74 Comments:

  1. ketbeophi says:

    great! :D …. good tut! thanks!

  2. beets says:

    …from here you would use Photoshop’s Slice tool and export it as html + images. After that, you take it into Dreamweaver and make any adjustments, etc – like completely replacing the html table-based layout with CSS and tags. ;)

    Once again, great tutorial Tom. :)

    ..and man I can’t wait until PS exports CSS tableless layouts, haha.

  3. Looks great! Definitely has that trendy feel going – though it might have quite a usability learning curve. But hey, if the content speaks for itself, that’s not usually too much trouble.

  4. twopo says:

    just a beets said -slice it out and try it out. wow great tutorial Tom-Thumbs up

  5. Tom says:

    Thanks guys! I’m thinking about slicing it into a WP theme possibly.

    Beets: I’m afraid I’m a handcoder ;)

    David: Thanks mate. I know what you mean about usability, but I guess this is one of those designs that is more arty than usable :P I might try another tutorial soon to create a more functional grunge layout, but for this one I was really just playing around a bit.

  6. liam says:

    Very nice work, I have a feeling this is going to be a bit of a hit. Good job!

  7. Tom says:

    Thanks mate :) Appreciate the kind words.

  8. Tom says:

    Thanks a lot Alen!

  9. Raj says:

    gr8 tutorial Tom :) really enjoyed it. Thanx!

  10. Tom says:

    Thanks Raj :) Glad you enjoyed it.

  11. nitos says:

    can you hand out the PSD??
    Thanks! :P

  12. Tom says:

    Sorry nitos, I’m still holding out for a .psd membership system. You’ll be the first to know about it though :)

  13. Kenny says:

    This websight is a-amaz’n.

    Thanks for the tip fellow design brothers!

  14. Tom says:

    Cheers Kenny, I hope that you’ll check out the other new tutorials here.

  15. YouON says:

    and now it’s time to code :(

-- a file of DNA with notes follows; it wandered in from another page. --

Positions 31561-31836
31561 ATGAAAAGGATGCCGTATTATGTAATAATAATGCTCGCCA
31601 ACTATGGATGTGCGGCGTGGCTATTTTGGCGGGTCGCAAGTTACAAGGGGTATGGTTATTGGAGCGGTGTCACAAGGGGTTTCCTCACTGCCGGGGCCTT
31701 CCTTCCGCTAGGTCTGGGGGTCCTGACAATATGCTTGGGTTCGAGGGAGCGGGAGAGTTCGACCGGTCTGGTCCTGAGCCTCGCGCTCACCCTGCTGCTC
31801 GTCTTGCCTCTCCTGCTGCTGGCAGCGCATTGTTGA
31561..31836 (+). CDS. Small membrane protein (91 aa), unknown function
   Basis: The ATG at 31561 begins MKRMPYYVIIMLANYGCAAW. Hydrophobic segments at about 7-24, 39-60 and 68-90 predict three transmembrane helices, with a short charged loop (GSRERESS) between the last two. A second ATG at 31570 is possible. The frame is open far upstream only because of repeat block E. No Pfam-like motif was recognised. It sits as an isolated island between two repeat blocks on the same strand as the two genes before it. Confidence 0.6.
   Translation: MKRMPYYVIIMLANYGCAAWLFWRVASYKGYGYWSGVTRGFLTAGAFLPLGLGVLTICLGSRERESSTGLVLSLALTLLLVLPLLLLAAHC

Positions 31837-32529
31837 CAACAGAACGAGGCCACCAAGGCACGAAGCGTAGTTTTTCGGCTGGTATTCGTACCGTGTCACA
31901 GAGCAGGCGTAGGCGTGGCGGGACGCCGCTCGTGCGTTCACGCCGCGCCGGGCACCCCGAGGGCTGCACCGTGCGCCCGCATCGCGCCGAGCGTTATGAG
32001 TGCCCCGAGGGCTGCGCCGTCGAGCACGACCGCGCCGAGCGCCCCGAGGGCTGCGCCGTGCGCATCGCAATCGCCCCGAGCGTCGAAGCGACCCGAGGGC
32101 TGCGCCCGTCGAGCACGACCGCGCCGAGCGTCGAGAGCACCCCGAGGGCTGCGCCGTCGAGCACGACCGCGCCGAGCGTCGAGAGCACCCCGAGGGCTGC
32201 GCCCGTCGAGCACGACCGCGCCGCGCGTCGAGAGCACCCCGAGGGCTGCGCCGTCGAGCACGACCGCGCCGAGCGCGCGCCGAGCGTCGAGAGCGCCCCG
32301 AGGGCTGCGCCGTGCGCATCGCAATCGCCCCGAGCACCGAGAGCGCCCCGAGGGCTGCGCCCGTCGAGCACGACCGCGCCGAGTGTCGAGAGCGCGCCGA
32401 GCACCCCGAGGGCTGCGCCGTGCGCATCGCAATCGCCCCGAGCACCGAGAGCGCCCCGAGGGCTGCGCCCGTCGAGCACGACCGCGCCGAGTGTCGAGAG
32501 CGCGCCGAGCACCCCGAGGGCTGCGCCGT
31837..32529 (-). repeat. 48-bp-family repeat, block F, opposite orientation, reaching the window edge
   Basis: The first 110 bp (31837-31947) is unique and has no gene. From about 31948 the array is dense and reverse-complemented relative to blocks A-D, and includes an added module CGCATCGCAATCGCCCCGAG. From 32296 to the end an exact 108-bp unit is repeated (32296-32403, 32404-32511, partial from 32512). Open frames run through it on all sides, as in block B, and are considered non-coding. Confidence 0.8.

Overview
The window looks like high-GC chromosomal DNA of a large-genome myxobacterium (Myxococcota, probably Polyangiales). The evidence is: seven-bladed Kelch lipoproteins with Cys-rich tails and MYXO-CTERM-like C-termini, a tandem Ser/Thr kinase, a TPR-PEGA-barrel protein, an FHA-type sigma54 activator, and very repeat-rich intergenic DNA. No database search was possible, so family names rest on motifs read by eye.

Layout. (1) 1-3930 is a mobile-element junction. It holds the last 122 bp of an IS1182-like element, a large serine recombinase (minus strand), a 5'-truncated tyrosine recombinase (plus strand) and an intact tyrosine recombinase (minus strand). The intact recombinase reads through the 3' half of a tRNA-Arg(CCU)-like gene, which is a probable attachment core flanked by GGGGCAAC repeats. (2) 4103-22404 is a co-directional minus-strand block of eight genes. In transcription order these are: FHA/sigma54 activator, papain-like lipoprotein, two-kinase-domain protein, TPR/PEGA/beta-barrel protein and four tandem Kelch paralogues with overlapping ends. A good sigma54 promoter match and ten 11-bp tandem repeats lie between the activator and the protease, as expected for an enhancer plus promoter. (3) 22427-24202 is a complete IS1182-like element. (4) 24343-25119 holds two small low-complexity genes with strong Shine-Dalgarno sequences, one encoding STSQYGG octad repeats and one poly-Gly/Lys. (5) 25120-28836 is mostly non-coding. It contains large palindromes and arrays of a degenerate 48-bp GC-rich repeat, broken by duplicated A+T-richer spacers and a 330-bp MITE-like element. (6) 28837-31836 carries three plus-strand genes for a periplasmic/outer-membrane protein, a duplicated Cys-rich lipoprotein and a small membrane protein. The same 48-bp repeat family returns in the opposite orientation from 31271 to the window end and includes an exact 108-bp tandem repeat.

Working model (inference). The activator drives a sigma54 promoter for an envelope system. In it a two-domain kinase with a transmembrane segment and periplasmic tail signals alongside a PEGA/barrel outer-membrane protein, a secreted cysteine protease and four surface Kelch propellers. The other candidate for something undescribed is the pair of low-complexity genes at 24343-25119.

tell me how, please :-D

    really good job!

  16. ThinkSoJoE says:

    Thanks for the great tutorial. I started working with it but then went off in a completely different direction, which I think is a good start to a second theme for my blog. Keep up the good work!

  17. Tom says:

    YouOn: I may well code this in the future. Look out for the tutorial ;)

    ThinkSoJoe: Thanks for commenting. I’d love to see the outcome if you were willing to post it. Good luck with your blog.

  18. wasim says:

    Excellent efforts.

    thanks

  19. Mark says:

    Hi… this is a great tutorial along with a lot other out there but I never find them explaining exactly how to slice them up and code them with CSS? Can you explain a little bit how to do that with this tutorial? Please email me… And thanks for the great design ideas!

  20. naz says:

    wonderful tutorial thanx alot

  21. Tom says:

    Thanks guys.

    Mark: I’m afraid I’m just focusing on Photoshop tutorials right now. But I’ll let you know if I get around to coding this layout.

  22. Jez says:

    Be great if you also included a layered psd download of the finished tutorial—for all of your tutorials. Something to compare results against and check against whilst working through the tutorial.

  23. Mr. C says:

    I went a different direction and took it to somewhere completely my own. check it out at bestinbed.net I sliced it up and am probably going to turn it into css layout rather than tables for practice.

  24. me says:

    Here’s a nice trick to insert text: In PS, slice out the area you want text. Once you have exported it, in DW, click the image, select the source, copy it to the clipboard, and delete the image. Then paste into the ‘Background’ field. You can now type on top of it. However, if the size of the text block exceeds that of the image, a white line will appear across the page below the image for the rest of the block.

    Also, to disable segregation of high resolutions, go to Page Properties and set the page Background to E3D4B9.

  25. yash says:

    hey can u tell me wat to do after making jpg?plz i am a new bie and i dont know wat to do with this jpg please tell me step by step procedure of creating a website using this.thanks and regards.

  26. ryan says:

    I noticed the newsletter sign up box on this tut, and was wondering if anyone has a good basic free newsletter script or service that they would recommend. I have never done a newsletter and I’m clueless how to set one up.

  27. Tom says:

    Jez: .psd files will be made available relatively soon as part of a membership system.